The Business Times

Amazon surges the most since February on cost-cutting review

Published Fri, Nov 11, 2022 · 06:43 AM

AMAZON.COM shares gained 12 per cent on news that chief executive officer Andy Jassy has embarked on a review of expenses, part of broader efforts to streamline the world’s largest e-commerce company.

Amazon said in a statement to Bloomberg News that its annual operating-plan review will have a particular focus on trimming expenses this year as it copes with a slowing economy. The Wall Street Journal reported earlier that the assessment was underway and that employees in certain divisions have been told to look for jobs elsewhere in the company because their teams are being suspended or shut down.

“Our senior leadership team regularly reviews our investment outlook and financial performance, including as part of our annual operating plan review, which occurs in the fall each year,” the Seattle-based company said in the statement. “As part of this year’s review, we’re of course taking into account the current macro-environment and considering opportunities to optimise costs.”

The news boosted a stock that was already up on positive inflation news. The latest data on consumer prices came in better than expected on Thursday (Nov 10), easing concerns about Federal Reserve interest rate hikes.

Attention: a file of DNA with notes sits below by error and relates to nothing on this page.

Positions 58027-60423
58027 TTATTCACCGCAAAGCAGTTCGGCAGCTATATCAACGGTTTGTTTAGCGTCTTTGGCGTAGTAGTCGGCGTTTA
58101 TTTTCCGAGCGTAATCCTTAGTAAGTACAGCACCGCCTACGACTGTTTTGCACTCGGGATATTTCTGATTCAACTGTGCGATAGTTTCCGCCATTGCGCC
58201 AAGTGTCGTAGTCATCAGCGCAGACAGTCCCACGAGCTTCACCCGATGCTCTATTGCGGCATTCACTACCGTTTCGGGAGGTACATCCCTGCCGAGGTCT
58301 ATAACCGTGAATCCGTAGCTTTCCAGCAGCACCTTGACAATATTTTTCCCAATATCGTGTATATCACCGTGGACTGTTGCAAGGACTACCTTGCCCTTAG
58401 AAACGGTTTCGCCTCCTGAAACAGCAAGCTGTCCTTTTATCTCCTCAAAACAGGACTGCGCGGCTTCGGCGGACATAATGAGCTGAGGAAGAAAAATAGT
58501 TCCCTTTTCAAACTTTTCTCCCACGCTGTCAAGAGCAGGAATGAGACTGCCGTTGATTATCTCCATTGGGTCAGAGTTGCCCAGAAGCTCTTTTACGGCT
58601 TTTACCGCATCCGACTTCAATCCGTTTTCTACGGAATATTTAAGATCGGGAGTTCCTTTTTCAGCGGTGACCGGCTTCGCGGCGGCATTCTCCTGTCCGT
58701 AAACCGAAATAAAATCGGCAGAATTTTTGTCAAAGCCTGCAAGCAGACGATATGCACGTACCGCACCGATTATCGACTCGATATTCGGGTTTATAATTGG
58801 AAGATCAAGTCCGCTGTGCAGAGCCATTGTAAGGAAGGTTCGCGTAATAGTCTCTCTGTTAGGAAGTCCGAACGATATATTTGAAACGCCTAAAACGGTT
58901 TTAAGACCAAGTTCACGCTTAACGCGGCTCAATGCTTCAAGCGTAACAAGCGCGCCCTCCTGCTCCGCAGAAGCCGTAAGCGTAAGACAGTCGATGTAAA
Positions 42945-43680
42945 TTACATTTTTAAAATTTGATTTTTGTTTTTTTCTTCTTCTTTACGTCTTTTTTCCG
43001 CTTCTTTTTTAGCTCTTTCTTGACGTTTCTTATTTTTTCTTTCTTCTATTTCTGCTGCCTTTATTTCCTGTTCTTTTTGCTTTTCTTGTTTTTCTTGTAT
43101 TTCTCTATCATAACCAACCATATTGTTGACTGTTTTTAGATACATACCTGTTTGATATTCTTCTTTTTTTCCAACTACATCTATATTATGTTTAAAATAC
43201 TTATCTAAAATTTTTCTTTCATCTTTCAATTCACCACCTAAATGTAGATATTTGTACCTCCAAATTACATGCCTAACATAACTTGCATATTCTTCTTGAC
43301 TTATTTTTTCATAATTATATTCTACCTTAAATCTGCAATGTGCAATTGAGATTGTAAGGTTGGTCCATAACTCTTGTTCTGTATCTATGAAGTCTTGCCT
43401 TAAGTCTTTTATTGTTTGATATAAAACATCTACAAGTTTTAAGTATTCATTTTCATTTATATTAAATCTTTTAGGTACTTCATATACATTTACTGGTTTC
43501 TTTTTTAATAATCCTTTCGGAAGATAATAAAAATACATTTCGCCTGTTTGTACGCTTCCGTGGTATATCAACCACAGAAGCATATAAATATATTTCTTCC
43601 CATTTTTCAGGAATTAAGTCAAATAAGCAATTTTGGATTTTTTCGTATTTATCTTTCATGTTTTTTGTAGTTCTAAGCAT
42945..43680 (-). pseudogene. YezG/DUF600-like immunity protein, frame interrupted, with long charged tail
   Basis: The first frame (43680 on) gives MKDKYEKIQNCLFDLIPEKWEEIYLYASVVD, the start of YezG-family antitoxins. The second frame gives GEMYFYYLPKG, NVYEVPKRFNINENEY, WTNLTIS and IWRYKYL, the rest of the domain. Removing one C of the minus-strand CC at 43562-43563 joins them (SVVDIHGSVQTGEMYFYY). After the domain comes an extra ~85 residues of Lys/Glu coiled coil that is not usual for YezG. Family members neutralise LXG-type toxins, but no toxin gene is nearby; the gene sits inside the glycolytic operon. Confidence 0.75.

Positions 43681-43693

Amazon shares rose to US$96.63, marking their largest one-day gain since Feb 4. They had been down 48 per cent this year through Wednesday, part of a rout that has hammered the biggest tech companies.

Already, Amazon has been taking increasingly aggressive steps to rein in expenditures. The company said last week that it was pausing “new incremental” hiring across its corporate workforce as it copes with a slower economy. Amazon has effectively stopped recruiting for new roles companywide, even at profitable divisions, such as its advertising business.


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Amazon said on Thursday that it remains confident in its overall operations, as well as initiatives such as Prime Video, Alexa, Grocery, Kuiper, Zoox and its healthcare efforts.

Most big tech companies are hitting the brakes on hiring plans, but Amazon is dealing with an especially severe pandemic hangover. The company almost doubled its headcount during Covid-19 restrictions to handle a surge in orders from home-bound consumers.

When shoppers returned to their previous habits this year, Amazon had to pare back its logistics operations. As the economic outlook darkened and it became clear that a slowdown in online sales growth was here to stay, the cutbacks spread to Amazon’s corporate offices.

When Amazon forecast its slowest-ever holiday growth last month, chief financial officer Brian Olsavsky said the company was “taking actions to tighten our belt”. BLOOMBERG


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